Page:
"Yes, I know all of that, it just gets frustrating sometimes," Elizabeth said, sounding both annoyed and guilty at the same

"Goodnight, sweetheart," Mrs. Swann bent down to kiss her on the cheek.

"Mummy?" Elizabeth asked. Mrs. Swann stood back up again.

"Yes?"

"Could you maybe braid my hair, like you used to when I was little?" Elizabeth said shyly.

"Of course, darling, I'll be in your room in a few minutes with a ribbon, just get yourself undressed," Mrs. Swann smiled. Elizabeth grinned.

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"Mother, I don't think I want to get married," Elizabeth protested and her mother started combing out her curls.

"Oh? And why is that?" Her mother asked, smiling.

"It doesn't sound very fun," Elizabeth said slowly.

"It doesn't? Not at all?" Mrs. Swann challenged her.

"Well, sometimes," Elizabeth admitted. "I suppose it would be nice to be married…but I like running around outside and exploring the town too much. Being a lady is such an annoyance whenever father has parties."

"But what about actually having a husband that you love?" Mrs. Swann asked softly. Elizabeth paused.

"I'm not sure…there are a few boys that I suppose wouldn't be too bad…" Elizabeth said slowly. Her cheeks turned a distinct pink.

"Mummy, will I have to marry someone much older than me?" She asked abruptly.

"Er…it depends. Why?" Mrs. Swann asked, although she knew the answer perfectly well.

"I suppose there are a couple of potential husbands about five years older…Michael Hawkins is always fairly polite to me when I attend official meetings with father. And then Charles Lowery is thirteen, same as me. His father is the governor of another island that father visits frequently, and we get along well whenever he sees me," Elizabeth said. "Mother, can you start my braid over? It doesn't feel tight enough." Mrs. Swann started gently combing out Elizabeth's hair with her fingers.

"Those are all nice boys," Mrs. Swann agreed. "But…are there any boys whose company you really, really enjoy? Who you think is good looking and who you have common interests with?" Elizabeth inhaled slowly. She let it out quietly.

"Well…" She said, blushing quite a lot now. "You-you know William Turner?"

"Yes, of course I know Will. He's the blacksmith's apprentice, right?" Mrs. Swann added.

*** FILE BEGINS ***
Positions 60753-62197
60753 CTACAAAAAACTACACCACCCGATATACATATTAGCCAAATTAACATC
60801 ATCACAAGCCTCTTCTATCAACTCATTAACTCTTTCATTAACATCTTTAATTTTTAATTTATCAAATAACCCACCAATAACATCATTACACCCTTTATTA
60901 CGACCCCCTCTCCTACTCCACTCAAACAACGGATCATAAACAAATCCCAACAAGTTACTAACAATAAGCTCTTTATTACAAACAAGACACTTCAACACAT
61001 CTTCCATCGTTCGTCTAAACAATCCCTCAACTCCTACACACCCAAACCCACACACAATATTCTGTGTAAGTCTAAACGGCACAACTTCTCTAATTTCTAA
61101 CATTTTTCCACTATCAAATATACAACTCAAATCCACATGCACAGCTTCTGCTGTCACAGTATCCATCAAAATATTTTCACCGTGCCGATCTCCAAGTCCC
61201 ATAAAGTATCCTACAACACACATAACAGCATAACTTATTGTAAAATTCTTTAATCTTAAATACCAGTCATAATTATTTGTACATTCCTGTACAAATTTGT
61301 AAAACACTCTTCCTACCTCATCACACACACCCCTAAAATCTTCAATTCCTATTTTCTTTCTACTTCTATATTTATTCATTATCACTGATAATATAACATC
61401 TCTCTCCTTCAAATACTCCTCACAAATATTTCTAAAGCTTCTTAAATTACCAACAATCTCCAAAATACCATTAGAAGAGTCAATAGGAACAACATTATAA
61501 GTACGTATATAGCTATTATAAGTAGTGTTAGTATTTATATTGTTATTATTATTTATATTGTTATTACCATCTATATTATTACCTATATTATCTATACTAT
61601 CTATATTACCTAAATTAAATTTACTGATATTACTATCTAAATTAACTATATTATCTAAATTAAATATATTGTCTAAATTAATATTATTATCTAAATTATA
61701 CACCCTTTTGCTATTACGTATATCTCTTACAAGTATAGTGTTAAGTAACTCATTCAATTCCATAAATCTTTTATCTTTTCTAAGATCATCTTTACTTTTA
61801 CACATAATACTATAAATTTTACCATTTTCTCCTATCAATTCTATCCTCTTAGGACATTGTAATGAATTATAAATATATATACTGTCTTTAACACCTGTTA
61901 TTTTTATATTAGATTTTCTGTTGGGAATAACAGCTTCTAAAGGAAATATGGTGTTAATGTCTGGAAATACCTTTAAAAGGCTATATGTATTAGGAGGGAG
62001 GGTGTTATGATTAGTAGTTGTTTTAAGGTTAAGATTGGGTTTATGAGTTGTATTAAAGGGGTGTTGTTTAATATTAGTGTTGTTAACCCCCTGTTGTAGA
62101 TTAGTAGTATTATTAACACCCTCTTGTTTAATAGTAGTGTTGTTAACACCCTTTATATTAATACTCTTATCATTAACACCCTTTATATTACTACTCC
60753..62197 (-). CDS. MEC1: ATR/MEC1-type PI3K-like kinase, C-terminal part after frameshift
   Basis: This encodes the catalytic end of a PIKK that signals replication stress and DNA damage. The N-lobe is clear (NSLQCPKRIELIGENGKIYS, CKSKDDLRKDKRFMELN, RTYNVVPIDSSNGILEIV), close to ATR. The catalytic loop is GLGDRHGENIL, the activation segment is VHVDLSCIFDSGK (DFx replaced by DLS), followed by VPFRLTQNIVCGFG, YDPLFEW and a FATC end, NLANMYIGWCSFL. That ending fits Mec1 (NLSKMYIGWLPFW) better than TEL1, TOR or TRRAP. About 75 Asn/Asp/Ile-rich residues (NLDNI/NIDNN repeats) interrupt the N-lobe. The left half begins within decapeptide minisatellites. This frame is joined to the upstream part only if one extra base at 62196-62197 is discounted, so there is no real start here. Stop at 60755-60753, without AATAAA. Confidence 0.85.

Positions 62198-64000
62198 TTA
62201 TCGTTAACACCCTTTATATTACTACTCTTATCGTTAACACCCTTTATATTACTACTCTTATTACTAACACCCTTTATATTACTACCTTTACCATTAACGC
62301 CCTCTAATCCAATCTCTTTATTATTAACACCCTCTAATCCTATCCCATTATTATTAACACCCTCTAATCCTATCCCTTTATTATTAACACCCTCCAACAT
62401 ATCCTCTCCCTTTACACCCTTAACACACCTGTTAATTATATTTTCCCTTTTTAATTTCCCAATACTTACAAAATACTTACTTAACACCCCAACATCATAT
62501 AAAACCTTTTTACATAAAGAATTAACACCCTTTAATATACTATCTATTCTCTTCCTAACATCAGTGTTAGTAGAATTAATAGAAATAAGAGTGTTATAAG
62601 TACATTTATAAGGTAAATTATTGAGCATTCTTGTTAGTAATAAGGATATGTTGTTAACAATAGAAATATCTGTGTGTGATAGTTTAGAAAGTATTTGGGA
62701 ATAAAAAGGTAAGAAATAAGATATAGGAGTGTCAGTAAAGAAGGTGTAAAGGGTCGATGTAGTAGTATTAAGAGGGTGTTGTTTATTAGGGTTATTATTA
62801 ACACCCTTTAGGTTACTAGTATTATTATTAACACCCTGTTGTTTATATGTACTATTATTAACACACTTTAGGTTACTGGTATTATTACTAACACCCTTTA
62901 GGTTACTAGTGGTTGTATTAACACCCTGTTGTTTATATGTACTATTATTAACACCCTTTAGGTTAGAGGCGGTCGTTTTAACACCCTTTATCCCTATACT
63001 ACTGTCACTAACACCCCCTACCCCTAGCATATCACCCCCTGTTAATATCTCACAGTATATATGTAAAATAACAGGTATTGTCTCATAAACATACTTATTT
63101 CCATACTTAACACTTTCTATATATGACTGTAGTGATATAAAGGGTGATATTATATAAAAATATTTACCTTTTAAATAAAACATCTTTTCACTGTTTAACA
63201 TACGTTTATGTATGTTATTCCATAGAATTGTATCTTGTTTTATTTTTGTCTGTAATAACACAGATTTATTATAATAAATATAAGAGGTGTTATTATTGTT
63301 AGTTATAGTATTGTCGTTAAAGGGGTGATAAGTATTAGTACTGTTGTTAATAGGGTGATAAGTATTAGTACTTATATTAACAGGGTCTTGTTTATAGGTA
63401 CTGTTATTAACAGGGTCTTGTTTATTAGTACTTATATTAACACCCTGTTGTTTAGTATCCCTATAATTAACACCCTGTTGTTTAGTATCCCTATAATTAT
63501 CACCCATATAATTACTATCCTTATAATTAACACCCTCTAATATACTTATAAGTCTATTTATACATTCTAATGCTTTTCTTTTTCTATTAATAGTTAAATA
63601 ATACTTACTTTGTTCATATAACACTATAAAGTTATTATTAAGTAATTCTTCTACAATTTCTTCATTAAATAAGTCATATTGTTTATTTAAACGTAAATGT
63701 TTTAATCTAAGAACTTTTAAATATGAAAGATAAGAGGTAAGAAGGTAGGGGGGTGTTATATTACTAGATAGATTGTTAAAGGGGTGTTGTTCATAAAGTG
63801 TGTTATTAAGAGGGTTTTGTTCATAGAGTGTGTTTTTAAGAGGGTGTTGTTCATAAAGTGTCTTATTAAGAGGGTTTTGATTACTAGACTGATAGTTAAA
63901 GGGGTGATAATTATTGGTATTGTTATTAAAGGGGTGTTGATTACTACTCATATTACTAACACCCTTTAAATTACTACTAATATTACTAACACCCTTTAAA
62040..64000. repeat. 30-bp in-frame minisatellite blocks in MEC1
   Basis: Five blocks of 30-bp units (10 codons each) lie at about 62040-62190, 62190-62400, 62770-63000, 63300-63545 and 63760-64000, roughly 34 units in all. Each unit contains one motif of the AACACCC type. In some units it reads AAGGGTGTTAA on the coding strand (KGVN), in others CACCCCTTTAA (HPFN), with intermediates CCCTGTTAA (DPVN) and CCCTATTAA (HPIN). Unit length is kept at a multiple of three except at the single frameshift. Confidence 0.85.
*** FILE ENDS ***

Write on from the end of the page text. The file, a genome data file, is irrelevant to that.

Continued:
"Yes," Elizabeth confirmed, blushing even more. "Well, I saw him again today."

"Really?" Mrs. Swann pretended to be surprised.

"Yes, when I took that other route to the port…I stepped in Mr. Brown's shop and talked to him for a few moments. He's doing well," Elizabeth continued.

"And what did you two talk about?" Mrs. Swann asked.

"Oh, this and that," Elizabeth said in a more sophisticated voice. "But…when I was about to leave…he outstretched his hand for me to shake, and when I took it, he-he kissed me on the cheek," Elizabeth couldn't possibly be blushing more at this point.

"Aw…that was sweet of him," Mrs. Swann said.

"Yes, it was, except…I really liked it, but I just ran out having no idea what to say. I've always enjoyed talking with him and playing games with him, but recently…I've really enjoyed it more," Elizabeth added slowly. "He…he makes me feel different when I'm around him. I want to be around him whenever I can, and he seems to amuse me when he tries to make jokes, and I really, really want him to like me, and approve of me." Elizabeth couldn't stop talking. "And he always works to hard! He's got all these morals and beliefs, and I love looking at him, and the way his hair falls in his face and when I look into his eyes it's like I could do it forever. But I always get all mixed up around him. I don't know whether I should act really polite or play around and joke like we used to or several other things! And he always acts so shy." Elizabeth sighed.

"That's what I was looking for. That's what it means when you like someone," Mrs. Swann told her daughter. "Do you like it?"

"Do I like what?"

"Do you like the way it feels? To be confused?"